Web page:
A Toyota Project Portal hydrogen fuel cell electric semi-truck is shown during an event in San Francisco, California, U.S., Sept. 13, 2018. (Stephen Lam/REUTERS)

Canadian research focuses on plant-based components for hydrogen fuel cells

Researchers in Quebec are looking to develop ways for using a renewable byproduct of Canada’s pulp and paper industry as one of the main components for the production of hydrogen fuel cells.

The research led by Samaneh Shahgaldi, the newly appointed Canada Research Chair in Lignin-Based Fuel Cells at the University of Trois-Rivieres in Quebec, looks at replacing petroleum-based carbon components inside fuel cells with bio-based materials that are abundant in nature, cleaner and cheaper.

One of these materials is lignin, Shahgaldi told Radio Canada International.

“Lignin is an inexpensive, highly accessible, renewable source for production of carbon materials,” Shahgaldi said. “It’s the second most abundant polymer in the world.”

More than 150 billion tonnes of lignin are produced by plants each year and 1.5-1.8 billion tonnes by the pulp and paper and forestry industries, she said.

Shahgaldi’s research focuses on a type of fuel cells known as proton exchange membrane (PEM) fuel cells, which are being developed mainly for transport and stationary applications. Fuel cells use hydrogen and air to create electricity through an electrochemical reaction.

A logo is seen on a unit of Toyota Motor Corp.’s Mirai fuel cell vehicle (FCV) at the company’s Motomachi plant in Toyota, Aichi prefecture, Japan May 17, 2018. (Issei Kato/REUTERS)

The core component of a fuel cell is a device called membrane electrode assembly (MEA). It helps produce the electrochemical reaction needed to separate electrons. On the anode side of the MEA, hydrogen diffuses through the membrane and is met on the cathode end by an oxidant (oxygen or air) which bonds with the fuel and receives the electrons that were separated from the fuel. 

Then catalysts on each side enable reactions and the membrane allows protons to pass through while keeping the gases separate to maintain cell potential and drawing current from the cell producing electricity.

And after nearly three decades of intensive research, PEM fuel cells have reached the early stage of commercial deployment, Shahgaldi said. But the remaining challenges include the need to lower production costs, she added.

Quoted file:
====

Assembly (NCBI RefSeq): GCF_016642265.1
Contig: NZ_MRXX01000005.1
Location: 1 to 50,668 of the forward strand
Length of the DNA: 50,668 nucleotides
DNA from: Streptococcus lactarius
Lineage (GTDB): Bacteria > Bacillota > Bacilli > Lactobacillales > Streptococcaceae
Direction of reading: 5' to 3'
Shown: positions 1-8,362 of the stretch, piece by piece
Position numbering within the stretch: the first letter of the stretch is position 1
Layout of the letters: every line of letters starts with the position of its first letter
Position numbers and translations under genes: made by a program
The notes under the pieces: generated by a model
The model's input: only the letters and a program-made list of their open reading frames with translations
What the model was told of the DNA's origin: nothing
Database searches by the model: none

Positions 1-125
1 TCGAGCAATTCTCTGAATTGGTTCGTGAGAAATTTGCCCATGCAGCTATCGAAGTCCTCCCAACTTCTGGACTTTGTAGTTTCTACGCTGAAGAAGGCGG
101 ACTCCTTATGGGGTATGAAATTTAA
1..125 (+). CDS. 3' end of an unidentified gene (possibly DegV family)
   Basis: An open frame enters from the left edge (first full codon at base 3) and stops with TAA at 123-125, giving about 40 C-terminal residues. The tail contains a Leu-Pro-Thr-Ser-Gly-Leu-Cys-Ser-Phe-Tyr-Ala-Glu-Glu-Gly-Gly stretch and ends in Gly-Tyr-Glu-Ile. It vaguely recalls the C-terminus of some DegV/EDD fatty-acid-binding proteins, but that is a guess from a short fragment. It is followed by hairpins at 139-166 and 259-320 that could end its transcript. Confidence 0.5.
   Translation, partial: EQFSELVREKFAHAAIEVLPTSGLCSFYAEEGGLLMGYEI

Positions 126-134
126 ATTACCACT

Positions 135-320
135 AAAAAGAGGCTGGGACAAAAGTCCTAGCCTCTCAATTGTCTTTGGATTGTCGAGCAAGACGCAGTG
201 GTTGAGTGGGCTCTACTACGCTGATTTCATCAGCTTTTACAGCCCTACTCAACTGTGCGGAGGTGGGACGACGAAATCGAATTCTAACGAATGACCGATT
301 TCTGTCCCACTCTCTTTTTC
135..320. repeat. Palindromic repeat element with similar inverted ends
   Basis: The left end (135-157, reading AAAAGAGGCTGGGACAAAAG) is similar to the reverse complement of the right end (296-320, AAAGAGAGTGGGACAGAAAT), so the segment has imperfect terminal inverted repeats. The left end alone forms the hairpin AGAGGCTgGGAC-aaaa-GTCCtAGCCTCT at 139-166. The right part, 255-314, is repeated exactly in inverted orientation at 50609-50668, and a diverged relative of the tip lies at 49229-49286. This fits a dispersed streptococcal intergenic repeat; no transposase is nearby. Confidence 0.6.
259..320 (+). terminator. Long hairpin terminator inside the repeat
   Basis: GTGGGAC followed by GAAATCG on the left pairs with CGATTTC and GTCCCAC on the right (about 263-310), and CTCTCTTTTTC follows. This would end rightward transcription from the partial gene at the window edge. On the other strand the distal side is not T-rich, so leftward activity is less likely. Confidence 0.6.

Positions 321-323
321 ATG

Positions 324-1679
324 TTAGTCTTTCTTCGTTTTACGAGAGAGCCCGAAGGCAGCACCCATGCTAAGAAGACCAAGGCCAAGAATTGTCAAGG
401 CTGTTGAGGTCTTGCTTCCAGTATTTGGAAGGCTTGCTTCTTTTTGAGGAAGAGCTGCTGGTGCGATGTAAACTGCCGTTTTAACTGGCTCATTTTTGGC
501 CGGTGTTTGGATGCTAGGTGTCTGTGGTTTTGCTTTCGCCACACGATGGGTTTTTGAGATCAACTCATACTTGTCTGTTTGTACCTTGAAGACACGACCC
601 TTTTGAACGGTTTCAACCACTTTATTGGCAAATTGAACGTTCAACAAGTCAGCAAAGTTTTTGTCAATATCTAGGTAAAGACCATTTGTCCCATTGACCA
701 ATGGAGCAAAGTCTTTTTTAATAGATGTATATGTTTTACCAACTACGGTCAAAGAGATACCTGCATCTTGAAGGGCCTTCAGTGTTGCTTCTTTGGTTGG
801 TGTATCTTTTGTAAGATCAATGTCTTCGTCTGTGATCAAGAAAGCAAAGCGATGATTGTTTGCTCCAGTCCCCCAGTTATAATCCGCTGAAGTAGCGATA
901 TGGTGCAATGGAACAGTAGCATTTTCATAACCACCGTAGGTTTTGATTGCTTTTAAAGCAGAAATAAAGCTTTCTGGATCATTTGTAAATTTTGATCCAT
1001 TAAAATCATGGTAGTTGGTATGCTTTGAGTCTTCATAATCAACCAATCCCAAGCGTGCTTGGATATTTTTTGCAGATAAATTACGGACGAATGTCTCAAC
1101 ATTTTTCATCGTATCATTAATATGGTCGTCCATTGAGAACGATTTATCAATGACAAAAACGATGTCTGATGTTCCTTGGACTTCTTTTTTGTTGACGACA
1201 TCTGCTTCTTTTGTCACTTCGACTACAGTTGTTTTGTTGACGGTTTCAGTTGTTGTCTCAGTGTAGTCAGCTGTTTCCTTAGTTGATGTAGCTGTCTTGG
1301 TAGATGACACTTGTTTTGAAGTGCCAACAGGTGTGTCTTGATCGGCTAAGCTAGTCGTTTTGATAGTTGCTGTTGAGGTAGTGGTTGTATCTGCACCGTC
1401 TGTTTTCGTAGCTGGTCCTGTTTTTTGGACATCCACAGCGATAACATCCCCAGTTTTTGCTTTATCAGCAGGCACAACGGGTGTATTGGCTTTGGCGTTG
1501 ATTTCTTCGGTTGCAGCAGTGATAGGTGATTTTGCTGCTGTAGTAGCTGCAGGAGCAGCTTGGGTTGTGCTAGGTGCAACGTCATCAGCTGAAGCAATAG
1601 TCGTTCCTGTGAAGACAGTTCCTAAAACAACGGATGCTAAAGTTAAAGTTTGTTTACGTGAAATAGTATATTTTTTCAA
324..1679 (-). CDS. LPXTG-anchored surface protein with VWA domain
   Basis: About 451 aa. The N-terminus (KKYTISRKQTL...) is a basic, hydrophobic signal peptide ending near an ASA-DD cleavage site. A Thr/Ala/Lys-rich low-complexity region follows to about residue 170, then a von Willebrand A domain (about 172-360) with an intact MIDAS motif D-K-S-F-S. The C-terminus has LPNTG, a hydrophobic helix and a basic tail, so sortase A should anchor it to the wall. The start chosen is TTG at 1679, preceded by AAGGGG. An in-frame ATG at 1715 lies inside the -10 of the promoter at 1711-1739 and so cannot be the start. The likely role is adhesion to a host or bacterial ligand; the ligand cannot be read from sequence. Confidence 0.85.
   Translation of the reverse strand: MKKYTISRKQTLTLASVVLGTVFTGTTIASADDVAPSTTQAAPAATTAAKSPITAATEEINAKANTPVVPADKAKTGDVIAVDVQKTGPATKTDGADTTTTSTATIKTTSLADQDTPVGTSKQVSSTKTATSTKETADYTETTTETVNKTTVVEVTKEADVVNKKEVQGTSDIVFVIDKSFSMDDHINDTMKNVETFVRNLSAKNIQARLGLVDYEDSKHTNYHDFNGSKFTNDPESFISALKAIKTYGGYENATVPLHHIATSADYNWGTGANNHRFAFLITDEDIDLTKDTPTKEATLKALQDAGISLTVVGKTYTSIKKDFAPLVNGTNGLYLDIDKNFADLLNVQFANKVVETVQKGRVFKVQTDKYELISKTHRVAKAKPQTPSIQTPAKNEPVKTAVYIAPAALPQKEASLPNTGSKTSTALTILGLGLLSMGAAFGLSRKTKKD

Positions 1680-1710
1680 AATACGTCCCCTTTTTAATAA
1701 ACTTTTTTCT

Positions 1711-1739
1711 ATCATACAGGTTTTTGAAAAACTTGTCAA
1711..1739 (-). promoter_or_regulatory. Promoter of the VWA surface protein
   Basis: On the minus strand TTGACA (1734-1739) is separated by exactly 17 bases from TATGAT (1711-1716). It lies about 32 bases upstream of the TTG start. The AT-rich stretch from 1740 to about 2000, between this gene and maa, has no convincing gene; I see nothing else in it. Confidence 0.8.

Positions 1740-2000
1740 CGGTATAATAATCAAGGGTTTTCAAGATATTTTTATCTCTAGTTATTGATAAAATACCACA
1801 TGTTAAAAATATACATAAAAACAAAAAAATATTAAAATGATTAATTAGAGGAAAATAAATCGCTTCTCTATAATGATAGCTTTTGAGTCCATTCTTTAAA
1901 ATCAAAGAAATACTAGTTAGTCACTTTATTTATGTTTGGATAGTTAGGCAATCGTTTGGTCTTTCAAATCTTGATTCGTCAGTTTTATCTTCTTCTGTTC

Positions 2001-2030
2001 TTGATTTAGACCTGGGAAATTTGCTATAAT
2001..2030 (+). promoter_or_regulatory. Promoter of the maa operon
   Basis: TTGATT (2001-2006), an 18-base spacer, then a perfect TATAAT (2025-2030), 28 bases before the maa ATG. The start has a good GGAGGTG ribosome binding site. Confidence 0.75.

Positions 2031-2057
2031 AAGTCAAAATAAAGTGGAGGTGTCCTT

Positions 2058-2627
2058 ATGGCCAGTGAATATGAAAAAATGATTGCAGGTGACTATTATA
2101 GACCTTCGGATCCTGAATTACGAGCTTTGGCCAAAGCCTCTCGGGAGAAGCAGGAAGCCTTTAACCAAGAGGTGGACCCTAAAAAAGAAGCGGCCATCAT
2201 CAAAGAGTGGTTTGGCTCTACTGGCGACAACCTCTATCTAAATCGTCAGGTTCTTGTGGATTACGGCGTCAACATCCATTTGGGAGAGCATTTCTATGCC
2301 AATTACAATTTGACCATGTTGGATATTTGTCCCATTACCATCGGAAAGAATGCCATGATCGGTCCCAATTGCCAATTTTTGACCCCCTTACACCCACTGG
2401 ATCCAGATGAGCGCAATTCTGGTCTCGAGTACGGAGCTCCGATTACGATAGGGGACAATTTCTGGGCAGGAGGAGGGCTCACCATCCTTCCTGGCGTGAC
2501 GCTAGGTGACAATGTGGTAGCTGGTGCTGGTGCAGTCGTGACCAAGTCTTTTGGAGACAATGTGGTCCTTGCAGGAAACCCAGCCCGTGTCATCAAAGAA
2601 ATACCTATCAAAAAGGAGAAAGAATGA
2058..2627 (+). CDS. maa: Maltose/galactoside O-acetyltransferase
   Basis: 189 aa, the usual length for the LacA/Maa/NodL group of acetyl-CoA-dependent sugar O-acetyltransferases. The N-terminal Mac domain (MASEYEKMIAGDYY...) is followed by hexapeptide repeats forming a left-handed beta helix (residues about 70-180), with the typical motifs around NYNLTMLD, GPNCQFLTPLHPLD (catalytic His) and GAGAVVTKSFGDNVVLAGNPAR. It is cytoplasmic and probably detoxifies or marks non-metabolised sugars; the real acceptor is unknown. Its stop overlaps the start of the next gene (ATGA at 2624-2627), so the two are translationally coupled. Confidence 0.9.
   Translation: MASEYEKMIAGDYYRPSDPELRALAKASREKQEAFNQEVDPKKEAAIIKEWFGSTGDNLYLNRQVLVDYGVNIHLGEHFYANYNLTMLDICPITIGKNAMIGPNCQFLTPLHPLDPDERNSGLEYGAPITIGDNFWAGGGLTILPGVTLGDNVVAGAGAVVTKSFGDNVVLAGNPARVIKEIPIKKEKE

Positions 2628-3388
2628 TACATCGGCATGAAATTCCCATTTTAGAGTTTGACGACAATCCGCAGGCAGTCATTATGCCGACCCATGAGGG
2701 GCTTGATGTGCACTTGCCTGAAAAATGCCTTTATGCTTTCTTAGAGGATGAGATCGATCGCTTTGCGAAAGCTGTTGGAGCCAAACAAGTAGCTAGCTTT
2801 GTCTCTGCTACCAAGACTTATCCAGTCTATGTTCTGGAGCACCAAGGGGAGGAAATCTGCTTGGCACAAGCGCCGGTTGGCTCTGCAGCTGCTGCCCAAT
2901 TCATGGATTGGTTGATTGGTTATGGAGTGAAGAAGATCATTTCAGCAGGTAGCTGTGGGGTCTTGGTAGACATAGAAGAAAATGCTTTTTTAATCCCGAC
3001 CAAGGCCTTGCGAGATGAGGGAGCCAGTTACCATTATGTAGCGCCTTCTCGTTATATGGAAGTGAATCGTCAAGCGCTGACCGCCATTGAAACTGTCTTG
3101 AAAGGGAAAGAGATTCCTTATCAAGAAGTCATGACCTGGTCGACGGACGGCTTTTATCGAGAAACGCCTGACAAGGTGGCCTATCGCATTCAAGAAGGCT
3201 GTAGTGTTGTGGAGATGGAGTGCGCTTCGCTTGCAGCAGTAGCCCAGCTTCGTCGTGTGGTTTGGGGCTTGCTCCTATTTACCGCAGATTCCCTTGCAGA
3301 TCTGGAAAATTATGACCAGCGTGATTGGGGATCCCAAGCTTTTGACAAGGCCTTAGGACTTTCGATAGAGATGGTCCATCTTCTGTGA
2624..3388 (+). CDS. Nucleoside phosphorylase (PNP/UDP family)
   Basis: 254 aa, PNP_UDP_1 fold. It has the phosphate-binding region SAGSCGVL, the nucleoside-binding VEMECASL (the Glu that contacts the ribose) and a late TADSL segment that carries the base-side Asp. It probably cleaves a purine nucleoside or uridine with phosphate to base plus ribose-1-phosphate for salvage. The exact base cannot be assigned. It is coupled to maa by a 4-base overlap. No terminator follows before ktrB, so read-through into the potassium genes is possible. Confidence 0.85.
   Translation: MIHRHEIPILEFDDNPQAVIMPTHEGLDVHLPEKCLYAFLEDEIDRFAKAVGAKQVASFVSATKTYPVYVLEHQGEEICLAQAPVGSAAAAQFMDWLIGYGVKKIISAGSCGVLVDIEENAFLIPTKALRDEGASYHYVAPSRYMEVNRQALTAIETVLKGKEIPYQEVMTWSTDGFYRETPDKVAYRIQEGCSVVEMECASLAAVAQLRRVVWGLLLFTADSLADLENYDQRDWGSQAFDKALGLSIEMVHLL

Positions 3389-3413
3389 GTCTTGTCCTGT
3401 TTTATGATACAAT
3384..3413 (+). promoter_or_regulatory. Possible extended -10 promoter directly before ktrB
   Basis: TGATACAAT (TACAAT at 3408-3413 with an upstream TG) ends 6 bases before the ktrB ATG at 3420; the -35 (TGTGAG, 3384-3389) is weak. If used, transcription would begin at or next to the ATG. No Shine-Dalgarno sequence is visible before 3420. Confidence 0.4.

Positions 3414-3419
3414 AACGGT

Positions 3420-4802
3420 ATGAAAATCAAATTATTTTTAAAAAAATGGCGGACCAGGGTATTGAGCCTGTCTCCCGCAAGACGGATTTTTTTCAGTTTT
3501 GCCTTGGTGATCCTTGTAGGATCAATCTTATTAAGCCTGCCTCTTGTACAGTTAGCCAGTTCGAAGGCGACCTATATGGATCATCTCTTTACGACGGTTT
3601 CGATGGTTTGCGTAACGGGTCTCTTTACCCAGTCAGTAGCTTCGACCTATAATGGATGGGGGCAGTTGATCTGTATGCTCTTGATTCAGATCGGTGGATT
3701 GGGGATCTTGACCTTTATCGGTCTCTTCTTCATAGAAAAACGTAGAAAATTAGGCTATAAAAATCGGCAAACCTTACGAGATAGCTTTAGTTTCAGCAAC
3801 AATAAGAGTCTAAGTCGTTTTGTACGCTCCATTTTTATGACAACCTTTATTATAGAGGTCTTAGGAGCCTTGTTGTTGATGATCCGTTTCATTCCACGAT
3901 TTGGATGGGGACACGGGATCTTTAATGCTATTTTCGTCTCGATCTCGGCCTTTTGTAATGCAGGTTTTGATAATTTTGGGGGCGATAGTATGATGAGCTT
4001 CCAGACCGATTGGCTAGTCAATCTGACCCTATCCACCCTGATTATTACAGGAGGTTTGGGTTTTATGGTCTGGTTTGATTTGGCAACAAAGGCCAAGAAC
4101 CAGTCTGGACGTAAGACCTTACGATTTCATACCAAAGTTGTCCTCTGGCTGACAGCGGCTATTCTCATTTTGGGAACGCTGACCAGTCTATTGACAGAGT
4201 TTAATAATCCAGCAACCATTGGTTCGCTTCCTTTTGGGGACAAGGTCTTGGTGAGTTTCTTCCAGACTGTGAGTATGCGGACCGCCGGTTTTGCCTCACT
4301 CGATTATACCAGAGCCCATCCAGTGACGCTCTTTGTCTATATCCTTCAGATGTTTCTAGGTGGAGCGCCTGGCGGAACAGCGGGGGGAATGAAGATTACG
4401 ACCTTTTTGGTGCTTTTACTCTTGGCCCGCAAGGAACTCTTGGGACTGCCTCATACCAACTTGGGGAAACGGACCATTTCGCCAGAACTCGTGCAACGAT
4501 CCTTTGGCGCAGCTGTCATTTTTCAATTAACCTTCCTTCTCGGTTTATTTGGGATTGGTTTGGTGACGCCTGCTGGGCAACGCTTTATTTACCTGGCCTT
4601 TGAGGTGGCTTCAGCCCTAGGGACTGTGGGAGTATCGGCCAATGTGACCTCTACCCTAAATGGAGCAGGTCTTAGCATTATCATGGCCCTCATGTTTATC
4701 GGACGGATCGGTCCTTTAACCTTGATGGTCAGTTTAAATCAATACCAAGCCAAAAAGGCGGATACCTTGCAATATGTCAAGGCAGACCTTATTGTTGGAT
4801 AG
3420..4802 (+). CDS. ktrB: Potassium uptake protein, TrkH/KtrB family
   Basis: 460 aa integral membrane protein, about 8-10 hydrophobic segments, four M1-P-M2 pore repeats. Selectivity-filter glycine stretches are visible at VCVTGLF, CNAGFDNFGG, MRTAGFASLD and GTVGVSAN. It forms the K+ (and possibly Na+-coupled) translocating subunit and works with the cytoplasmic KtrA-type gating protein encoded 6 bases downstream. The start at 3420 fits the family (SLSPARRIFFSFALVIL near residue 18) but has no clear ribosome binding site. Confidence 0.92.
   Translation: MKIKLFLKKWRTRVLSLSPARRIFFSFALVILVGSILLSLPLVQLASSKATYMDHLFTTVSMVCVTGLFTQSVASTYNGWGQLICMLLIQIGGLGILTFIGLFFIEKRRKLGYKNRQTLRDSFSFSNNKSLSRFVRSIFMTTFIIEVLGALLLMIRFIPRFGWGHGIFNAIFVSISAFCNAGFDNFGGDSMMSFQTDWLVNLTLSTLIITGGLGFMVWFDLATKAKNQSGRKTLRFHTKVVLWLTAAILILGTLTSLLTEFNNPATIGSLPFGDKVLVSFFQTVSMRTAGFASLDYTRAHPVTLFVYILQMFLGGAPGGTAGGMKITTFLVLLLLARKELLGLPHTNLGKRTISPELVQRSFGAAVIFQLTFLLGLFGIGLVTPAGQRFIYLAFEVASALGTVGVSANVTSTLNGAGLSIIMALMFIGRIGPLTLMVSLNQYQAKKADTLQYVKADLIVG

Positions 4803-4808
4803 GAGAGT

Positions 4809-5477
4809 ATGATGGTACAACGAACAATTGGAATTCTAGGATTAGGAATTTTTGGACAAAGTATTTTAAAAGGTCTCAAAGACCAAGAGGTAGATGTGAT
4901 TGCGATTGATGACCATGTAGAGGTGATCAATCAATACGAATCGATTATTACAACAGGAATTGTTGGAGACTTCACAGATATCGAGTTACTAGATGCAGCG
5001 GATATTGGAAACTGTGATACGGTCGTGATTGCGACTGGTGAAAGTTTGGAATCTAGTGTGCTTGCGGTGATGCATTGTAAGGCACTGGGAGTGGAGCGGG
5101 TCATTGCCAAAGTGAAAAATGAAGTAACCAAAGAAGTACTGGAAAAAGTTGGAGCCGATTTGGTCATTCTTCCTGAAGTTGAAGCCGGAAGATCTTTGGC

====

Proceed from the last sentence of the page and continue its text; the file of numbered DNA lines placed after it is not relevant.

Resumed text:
Gudio Opinc, left, Manager of Production and Planning, walks through a new Mercedes-Benz facility dedicated to the production and technology development of fuel cell stacks during it’s grand opening in Burnaby, B.C., on Thursday, June 21, 2012. The hydrogen fuel cells produced at the facility will be used in the company’s fleet of hydrogen powered vehicles. (Darryl Dyck/THE CANADIAN PRESS)

Shahgaldi said she wants to replace the fuel cell carbon made with petrochemicals with carbon made of lignin.

“In terms of cost, lignin is more than 10 times cheaper than petroleum-based poly acrylonitrile,” Shahgaldi said. 

“Therefore, this novel research is focused on developing innovative, low-cost lignin-based conductive carbon materials and advancing the exciting knowledge on engineering the properties for PEM fuel cell applications.”

PEM fuel cells offer a broad range of advantages, Shahgaldi said. 

“If we use fuel cells in our engines – in our cars, buses, trucks and trains – we don’t have any contamination,” she said. “We don’t have any poisonous gases, the only byproduct that we have is pure water that is hundred times cleaner than the tap water.”

Fuel cells are already being used by companies such as Toyota and Alstom to power their vehicles and trains. And British Columbia-based Ballard Power Systems is a major manufacturer of fuel cell engines.

“I remember when I started fuel cell research in 2008, we just talked about a couple years more, a couple of years more,” Shahgaldi said. “But I can confidently tell you that we’re in the year that we can see it.”

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